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While major cities and municipalities across the country have taken steps to phase out natural gas in various ways, Colorado’s Protect Colorado is collecting signatures for a ballot initiative to ensure consumer choice for energy is protected.

Illinois-based Farnsworth Group’s Greg Kishiyama, senior engineering manager, originally filed for Initiative No. 284 along with Louisiana-based WHC Energy Services’ Keith Venable, director of Business Development. Now, Protect Colorado is circulating the petition. 

The initiative requires 124,632 valid signatures to be collected from registered Colorado voters by August 3. If successful, the petition would act as a measure on this fall’s general election ballot to prohibit state and local regulators from enacting any laws that ban natural gas usage in new construction. 

As a statutory change, the initiative would need 50% plus one vote to pass. Once enacted, lawmakers could amend the measure with another state law. 

Gov. Jared Polis’ administration is working toward its goal of 100% renewable energy by 2040, part of which includes electrifying transportation. While there have not been indications that Polis is planning to encourage the nationwide trend of banning natural gas, environmental advocacy groups such as the Sierra Club are promoting the move to 100% renewable energy. 

Because of the coronavirus crisis, Polis in May signed an executive order that allows petitions to be gathered by email, as opposed to requiring a petition-gatherer to witness the signature from each registered voter. The order was met with criticism and lawsuits against the governor’s actions, as groups fear it is another measure in a seriesof ballot measures targeting the state’s oil and natural gas sector for the November election.

Protect Colorado weighed in on the issue, saying, “this is not the time to open the door to unintended consequences, including the possibility for fraud. The power to change the constitutionally mandated signature-gathering process lies with the Colorado legislature, not the governor. If Gov. Polis wants to change the way Coloradans choose ballot measures, we urge him to go through the legislature.”

In response to the governor’s order, an amicus brief was also signed by dozens of businesses and organizations, including Colorado Oil and Gas Association (COGA), and the American Petroleum Institute (API). 

Regarding ensuring consumer choice for energy, COGA spokesperson Scott Prestidge told NGI, “thousands of homes in Colorado rely on clean burning natural gas, not just for power and heat, but for fireplaces, stoves, and outdoor fire pits. It’s part of our Colorado lifestyle and we’re a major producer of natural gas. We certainly believe consumers and voters have every right to exercise their voice, and we believe in efforts to protect their ability to choose clean burning natural gas.”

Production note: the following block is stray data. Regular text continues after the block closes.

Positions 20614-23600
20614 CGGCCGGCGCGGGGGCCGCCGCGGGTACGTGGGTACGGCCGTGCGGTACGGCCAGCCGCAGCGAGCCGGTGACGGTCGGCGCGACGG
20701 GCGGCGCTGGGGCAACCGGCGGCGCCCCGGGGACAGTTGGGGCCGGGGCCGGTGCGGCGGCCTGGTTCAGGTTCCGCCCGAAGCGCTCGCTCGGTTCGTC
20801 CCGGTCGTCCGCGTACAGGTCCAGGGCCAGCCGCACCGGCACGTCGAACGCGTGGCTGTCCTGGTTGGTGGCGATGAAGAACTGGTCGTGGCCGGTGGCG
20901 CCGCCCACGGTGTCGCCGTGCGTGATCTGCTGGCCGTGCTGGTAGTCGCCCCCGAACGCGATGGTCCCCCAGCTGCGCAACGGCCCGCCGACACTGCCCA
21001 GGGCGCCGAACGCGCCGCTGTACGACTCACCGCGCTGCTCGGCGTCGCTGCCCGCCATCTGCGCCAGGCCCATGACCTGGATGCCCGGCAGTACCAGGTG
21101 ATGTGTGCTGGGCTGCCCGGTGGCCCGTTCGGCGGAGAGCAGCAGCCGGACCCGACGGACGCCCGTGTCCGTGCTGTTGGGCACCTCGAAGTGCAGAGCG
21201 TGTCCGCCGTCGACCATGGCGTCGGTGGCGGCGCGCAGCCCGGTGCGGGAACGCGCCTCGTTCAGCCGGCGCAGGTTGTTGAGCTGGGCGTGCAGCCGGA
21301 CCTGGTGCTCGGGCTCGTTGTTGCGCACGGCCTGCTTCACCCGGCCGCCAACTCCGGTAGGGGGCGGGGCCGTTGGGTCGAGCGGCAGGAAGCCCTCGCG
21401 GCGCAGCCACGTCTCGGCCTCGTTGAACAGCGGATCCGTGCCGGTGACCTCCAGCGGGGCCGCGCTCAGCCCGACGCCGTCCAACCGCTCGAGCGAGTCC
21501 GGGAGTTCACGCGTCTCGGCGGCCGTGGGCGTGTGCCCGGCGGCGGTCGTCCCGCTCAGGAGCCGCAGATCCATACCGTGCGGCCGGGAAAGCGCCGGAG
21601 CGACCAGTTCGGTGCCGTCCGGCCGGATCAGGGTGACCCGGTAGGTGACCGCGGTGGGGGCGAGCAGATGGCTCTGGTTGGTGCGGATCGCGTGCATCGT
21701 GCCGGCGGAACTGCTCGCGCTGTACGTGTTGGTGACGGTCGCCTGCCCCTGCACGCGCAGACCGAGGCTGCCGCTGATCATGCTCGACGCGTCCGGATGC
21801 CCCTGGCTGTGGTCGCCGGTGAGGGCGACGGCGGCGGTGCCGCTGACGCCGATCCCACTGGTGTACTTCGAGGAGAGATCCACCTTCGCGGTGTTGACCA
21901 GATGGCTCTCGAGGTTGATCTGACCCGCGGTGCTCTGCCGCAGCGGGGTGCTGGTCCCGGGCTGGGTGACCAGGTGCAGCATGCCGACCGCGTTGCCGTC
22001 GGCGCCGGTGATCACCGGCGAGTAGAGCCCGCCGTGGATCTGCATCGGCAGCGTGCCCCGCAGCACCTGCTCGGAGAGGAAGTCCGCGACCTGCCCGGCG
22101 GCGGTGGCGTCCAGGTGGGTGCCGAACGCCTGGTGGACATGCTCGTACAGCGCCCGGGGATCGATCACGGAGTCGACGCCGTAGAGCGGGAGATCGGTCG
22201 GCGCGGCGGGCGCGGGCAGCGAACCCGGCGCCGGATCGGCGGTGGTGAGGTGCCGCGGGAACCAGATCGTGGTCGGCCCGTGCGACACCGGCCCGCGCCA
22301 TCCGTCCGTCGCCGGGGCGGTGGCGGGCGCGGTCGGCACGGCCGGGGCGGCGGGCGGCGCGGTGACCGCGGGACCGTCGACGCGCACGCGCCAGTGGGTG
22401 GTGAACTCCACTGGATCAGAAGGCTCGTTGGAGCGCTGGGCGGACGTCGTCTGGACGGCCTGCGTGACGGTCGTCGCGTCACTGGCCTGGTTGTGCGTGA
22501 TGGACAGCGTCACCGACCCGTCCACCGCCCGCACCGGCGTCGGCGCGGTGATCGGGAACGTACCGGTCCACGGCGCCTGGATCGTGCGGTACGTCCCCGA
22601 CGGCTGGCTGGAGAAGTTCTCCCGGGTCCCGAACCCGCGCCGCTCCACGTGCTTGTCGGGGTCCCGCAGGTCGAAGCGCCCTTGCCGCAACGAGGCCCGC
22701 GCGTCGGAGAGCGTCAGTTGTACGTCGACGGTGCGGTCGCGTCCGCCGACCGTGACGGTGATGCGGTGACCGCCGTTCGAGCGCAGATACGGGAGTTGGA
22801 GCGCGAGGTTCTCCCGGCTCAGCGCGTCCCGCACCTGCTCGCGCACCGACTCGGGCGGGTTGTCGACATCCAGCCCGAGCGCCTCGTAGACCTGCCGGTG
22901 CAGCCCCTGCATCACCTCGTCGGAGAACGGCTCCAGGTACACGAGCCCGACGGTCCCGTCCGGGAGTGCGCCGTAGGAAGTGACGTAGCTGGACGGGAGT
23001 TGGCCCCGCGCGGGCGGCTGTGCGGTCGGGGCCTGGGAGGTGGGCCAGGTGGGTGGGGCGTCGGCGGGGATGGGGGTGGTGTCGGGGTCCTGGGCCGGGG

Currently, 75% of Coloradan households rely on natural gas as the primary source of energy for electricity and heating. According to Protect Colorado, last year natural gas produced more than 25% of electricity generated for the state, and the remaining 75% was exported. 

“We support all forms of energy to power Colorado’s homes and businesses and firmly oppose any efforts to exclude natural gas from the discussion,” said API Colorado Executive Director Lynn Granger. “Natural gas is clean, affordable, and abundant — and is the essential partner that makes renewables possible. Consumer choice should be paramount for the people of our state, and any effort to impose a ban on one form of energy in favor of another, while simultaneously driving up energy costs, would deny Coloradans that right.” 

Recently, Massachusetts joined a list of states working to ban natural gas in new infrastructure. Berkeley, the college town across the San Francisco Bay, became the first to put a ban on natural gas, and 29 additional Californian cities followed its lead. Philadelphia and the District of Columbia also are looking to decarbonize natural gas utilities. Meanwhile, New York City Mayor Bill de Blasio announced in February that the city must phase out fossil fuels, including natural gas, in its “large building systems” by 2040. 

This content was originally published here.